11. Wind loads analysis at the anchorages of the Talavera de la Reina cable stayed bridge

    Directory of Open Access Journals (Sweden)

    L. Rosa

    2014-06-01

    Full Text Available This paper describes wind tunnel tests performed on wind tunnel models of the Talavera de la Reina cable stayed bridge. The work describes the aeroelastic model construction and it is focused on the evaluation and analysis of the mean and peak wind loads at the tower foundation and the cable anchorages since these data can be very useful by the bridge manufacturer as a support for the bridge design. The work is part of a complete wind tunnel study carried out to analyze the aeroelastic stability of the bridge.

  12. Effects of soil–structure interaction on real time dynamic response of offshore wind turbines on monopiles

    DEFF Research Database (Denmark)

    Damgaard, M.; Zania, Varvara; Andersen, L.V.;

    2014-01-01

    . In this paper, a computationally efficient modelling approach of including the dynamic soil–structure interaction into aeroelastic codes is presented with focus on monopile foundations. Semi-analytical frequency-domain solutions are applied to evaluate the dynamic impedance functions of the soil...... wind turbine under normal operating mode. The aeroelastic response is evaluated for three different foundation conditions, i.e. apparent fixity length, the consistent lumped-parameter model and fixed support at the seabed. The effect of soil–structure interaction is shown to be critical for the design...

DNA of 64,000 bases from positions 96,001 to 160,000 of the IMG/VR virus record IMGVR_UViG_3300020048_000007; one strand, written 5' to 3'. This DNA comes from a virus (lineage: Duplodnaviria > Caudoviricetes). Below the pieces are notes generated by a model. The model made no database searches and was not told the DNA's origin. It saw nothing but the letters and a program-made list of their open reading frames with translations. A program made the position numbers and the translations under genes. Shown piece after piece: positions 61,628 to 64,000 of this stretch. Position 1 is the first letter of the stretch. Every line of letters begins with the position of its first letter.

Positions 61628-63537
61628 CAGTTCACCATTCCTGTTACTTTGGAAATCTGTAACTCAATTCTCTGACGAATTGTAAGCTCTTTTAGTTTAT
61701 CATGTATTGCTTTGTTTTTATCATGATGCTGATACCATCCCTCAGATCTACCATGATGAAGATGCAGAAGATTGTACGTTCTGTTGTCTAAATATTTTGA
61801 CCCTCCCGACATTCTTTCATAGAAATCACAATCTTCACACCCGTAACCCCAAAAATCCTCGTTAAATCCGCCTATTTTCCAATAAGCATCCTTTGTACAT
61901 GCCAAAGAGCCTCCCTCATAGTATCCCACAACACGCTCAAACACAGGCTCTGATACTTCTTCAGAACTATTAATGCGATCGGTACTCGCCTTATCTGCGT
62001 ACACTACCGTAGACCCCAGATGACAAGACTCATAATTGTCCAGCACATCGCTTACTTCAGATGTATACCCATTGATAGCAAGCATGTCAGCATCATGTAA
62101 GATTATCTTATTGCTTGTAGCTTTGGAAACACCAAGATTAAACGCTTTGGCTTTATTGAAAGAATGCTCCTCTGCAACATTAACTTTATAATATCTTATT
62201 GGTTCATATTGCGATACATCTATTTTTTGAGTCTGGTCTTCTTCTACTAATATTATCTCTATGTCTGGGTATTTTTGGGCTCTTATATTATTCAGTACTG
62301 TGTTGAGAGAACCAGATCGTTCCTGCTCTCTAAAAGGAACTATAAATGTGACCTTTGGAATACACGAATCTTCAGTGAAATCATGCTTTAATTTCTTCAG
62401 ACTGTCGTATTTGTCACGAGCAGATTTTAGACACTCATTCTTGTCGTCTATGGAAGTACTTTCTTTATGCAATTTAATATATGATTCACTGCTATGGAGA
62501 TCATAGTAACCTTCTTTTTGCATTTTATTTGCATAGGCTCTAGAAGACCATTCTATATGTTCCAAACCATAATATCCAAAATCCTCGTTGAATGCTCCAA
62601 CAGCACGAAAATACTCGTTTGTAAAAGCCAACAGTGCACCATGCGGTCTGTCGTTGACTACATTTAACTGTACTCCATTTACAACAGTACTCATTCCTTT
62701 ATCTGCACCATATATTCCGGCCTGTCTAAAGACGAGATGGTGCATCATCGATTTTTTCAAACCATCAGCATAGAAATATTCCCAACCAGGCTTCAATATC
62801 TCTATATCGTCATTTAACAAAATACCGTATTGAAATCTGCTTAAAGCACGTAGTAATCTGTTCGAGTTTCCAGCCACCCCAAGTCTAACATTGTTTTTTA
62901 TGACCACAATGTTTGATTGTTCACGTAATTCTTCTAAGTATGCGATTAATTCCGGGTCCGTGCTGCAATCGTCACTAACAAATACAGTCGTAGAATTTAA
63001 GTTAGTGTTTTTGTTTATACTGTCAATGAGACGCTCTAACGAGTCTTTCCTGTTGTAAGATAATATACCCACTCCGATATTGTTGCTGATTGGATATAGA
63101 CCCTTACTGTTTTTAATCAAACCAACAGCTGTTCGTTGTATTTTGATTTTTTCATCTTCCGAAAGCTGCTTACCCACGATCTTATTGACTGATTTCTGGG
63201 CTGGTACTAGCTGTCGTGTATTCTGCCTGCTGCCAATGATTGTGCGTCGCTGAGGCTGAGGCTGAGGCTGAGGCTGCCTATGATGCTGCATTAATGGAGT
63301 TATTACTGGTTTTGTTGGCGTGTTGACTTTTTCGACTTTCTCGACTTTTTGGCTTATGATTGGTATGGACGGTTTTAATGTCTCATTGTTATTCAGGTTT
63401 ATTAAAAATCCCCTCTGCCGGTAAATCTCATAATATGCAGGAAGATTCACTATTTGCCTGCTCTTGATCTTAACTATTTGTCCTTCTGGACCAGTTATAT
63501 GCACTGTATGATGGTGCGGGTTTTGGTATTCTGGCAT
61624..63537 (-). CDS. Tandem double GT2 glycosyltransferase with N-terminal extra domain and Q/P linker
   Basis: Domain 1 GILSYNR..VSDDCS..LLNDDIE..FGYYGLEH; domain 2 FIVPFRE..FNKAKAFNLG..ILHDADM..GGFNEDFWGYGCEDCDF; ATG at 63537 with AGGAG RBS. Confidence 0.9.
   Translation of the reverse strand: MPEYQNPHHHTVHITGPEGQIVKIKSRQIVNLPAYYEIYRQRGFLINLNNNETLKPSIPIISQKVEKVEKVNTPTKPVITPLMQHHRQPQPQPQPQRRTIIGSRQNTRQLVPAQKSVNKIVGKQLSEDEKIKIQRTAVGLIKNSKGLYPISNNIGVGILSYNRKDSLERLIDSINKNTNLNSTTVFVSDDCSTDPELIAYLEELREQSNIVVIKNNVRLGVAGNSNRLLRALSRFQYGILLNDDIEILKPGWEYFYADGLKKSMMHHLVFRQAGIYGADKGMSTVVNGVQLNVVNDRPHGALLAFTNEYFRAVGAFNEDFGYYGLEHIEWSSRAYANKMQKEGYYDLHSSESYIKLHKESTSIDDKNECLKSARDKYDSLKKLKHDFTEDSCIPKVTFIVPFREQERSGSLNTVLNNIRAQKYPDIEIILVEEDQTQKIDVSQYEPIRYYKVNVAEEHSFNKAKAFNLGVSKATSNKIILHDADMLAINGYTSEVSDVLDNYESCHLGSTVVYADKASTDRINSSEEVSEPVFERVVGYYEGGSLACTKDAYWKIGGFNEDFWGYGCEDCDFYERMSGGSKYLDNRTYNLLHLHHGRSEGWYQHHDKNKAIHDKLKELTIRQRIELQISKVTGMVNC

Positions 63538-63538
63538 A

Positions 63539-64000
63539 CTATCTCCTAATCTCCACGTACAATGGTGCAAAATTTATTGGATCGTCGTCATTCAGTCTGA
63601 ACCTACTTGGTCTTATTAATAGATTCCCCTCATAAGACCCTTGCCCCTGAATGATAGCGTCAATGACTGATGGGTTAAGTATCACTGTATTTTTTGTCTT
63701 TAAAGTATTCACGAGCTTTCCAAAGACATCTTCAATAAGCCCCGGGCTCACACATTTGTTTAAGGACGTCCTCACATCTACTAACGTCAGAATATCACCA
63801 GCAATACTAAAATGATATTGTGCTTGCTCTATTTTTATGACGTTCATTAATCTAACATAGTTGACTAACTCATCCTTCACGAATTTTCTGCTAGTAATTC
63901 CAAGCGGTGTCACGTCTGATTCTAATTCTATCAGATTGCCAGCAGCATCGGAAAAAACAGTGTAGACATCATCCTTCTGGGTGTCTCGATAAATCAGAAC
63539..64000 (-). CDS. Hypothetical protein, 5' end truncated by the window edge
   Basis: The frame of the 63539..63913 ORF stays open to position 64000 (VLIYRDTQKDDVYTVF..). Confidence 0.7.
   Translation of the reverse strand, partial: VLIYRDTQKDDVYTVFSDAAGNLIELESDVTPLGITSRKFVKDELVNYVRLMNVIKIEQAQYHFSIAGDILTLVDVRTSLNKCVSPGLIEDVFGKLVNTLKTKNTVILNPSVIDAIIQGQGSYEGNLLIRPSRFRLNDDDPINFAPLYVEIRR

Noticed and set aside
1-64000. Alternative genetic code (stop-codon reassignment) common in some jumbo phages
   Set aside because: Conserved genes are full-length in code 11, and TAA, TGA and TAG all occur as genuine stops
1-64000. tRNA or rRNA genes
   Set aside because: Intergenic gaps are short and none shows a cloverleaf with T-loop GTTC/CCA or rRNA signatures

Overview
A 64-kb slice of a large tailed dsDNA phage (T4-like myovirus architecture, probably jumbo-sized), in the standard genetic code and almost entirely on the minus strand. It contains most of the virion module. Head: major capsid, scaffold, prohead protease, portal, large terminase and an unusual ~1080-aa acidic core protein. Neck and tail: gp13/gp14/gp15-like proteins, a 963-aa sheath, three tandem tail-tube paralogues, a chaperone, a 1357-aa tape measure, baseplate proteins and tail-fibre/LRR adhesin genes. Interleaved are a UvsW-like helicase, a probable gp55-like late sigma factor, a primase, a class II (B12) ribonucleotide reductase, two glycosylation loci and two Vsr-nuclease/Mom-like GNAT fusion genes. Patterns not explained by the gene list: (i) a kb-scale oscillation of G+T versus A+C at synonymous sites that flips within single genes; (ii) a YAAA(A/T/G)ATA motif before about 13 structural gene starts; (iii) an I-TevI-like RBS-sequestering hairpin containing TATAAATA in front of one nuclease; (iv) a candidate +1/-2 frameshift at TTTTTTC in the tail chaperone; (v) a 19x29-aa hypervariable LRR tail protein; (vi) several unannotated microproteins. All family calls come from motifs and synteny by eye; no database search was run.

13. COMBINATION OF CFD AND CSD PACKAGES FOR FLUID-STRUCTURE INTERACTION

    Institute of Scientific and Technical Information of China (English)

    2008-01-01

    In this article the UDF script file in the Fluent software was rewritten as the "connecting file" for the Fluent and the ANSYS/ABAQUS in order that the joined file can be used to do aero-elastic computations. In this way the fluid field is computed by solving the Navier-Stokes equations and the structure movement is integrated by the dynamics directly. An analysis of the computed results shows that this coupled method designed for simulating aero-elastic systems is workable and can be used for the other fluid-structure interaction problems.

  14. Fluid-structure interaction of a wind turbine blade employing a refined finite element model coupled with a blade-element momentum method

    OpenAIRE

    Peeters, Mathijs; Van Paepegem, Wim

    2015-01-01

    Typically the aero-elastic simulation tools that are used in industry employ simple beam models to represent the blades of a wind turbine. The aerodynamic loads are usually calculated using a fast blade-element momentum (BEM) method. These models allow relatively fast calculation of the aero-elastic behavior of the blade which is required in order to allow the simulation of a large number of load cases as required by the IEC 61400 [1] and GL [2] standards in a feasible amount of time. Such b...